January 2nd, 2019 I found out that I was one month pregnant with our first child. I’m currently six months pregnant – barely fitting into my shorts and craving chocolate milk all day long – and the fact that I’m going to be a mom still hasn’t set in yet. I think of a million questions and run through every emotion in a single day.
Johnathan and I weren’t necessarily trying to get pregnant. I always feel bad admitting that. We’ve had people ask us if we were trying or how long we tried and I always clam up. I know how difficult conceiving a child can be and I didn’t ever want to sound like I was flaunting the fact that it just happened for us.
I also feel guilty when people ask me how I’ve been feeling. I’ve had a ridiculously easy pregnancy. The nausea was manageable with a breath mint, the vomiting only happened one time, and the fatigue was completely tolerable due to the fact that I work from home – close to multiple places to take a nap. I know that this is not the case with most women. I’ve had friends who threw up nonstop for nine straight months. Or friends who couldn’t get out of bed due to pain. The only symptom I’ve had is guilt.
After the pregnancy test was positive, the only emotion I felt prior to that first appointment was “oh my god.” I kept telling myself that the emotional connection and reality of being a mom would kick in once I saw the baby. The second his little body fluttered across the screen I looked over at my husband and he was fighting back tears. He was speechless. He had the moment.
I didn’t. The only thought going through my head was, “What do I do next?” I made spreadsheets, read every mom-to-be forum on the internet, bought maternity clothes and baby clothes. But nothing seemed to make me really connect with the reality that I was growing life inside of me and that I was going to be a mom.
We heard the heartbeat for the first time. Found out we were having a boy. Did the 20 week anatomy scan. Started prepping the nursery. Still nothing. I keep waiting for this moment when I will feel like a mom.
Mother’s Day was this past weekend and I felt like a fraud. I looked like a mom-to-be with my belly leading the way, but I still didn’t feel it. My husband showered me with first mother’s day gifts. My parents and in laws celebrated me; I even got several well-wishing texts from friends. But the whole thing felt wrong to me, like I was a fake.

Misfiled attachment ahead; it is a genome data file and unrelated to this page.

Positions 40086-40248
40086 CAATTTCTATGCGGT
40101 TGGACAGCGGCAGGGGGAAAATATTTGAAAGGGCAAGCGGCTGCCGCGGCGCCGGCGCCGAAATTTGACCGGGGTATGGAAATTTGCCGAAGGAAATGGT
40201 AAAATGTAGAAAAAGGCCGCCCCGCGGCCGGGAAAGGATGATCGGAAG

Don’t get me wrong – I already love this little boy a lot. Sometimes when I’m in the nursery I can picture him sitting there on the floor playing with blocks. When I walk into the basement I can picture him playing video games with his friends. I already have so many hopes and dreams for this baby. I just can’t get out of the planning mentality and into the mom-mentality.
This feeling of guilt over how easy it was for us to conceive, how uneventful my pregnancy has been, and how I’ve had a difficult time emotionally connecting with my unborn child has led me to keep relatively quiet about the whole thing. We made a public announcement around 12 weeks – mainly so we didn’t have to keep sneaking around Buy Buy Baby with the fear of running into someone we knew.
I don’t want guilt to drive my entire experience with motherhood. I’ve heard friends talk about the mom-guilt and never thought it could start this early. Worrying about what other people think runs deep within me. It was the driving force behind my anxiety and my eating disorder. I don’t want it to carry into motherhood too.
Which is why I’m thankful to have such an incredible support system. I am beyond grateful that Johnathan is along for this ride with me. He is my rock. I have incredible grandparents-to-be who are already head-over-heels for this little babe. I also have a good circle of mom-friends to bounce my worries and insecurities off.
I know one day that feeling will kick in. It could be when I feel the first real kick. It could be when my water breaks. It could be days after giving birth. It could be when he takes his first steps. But I know it will hit me eventually. And when it does, I’m going to look back on this feeling of mom-poster syndrome and laugh.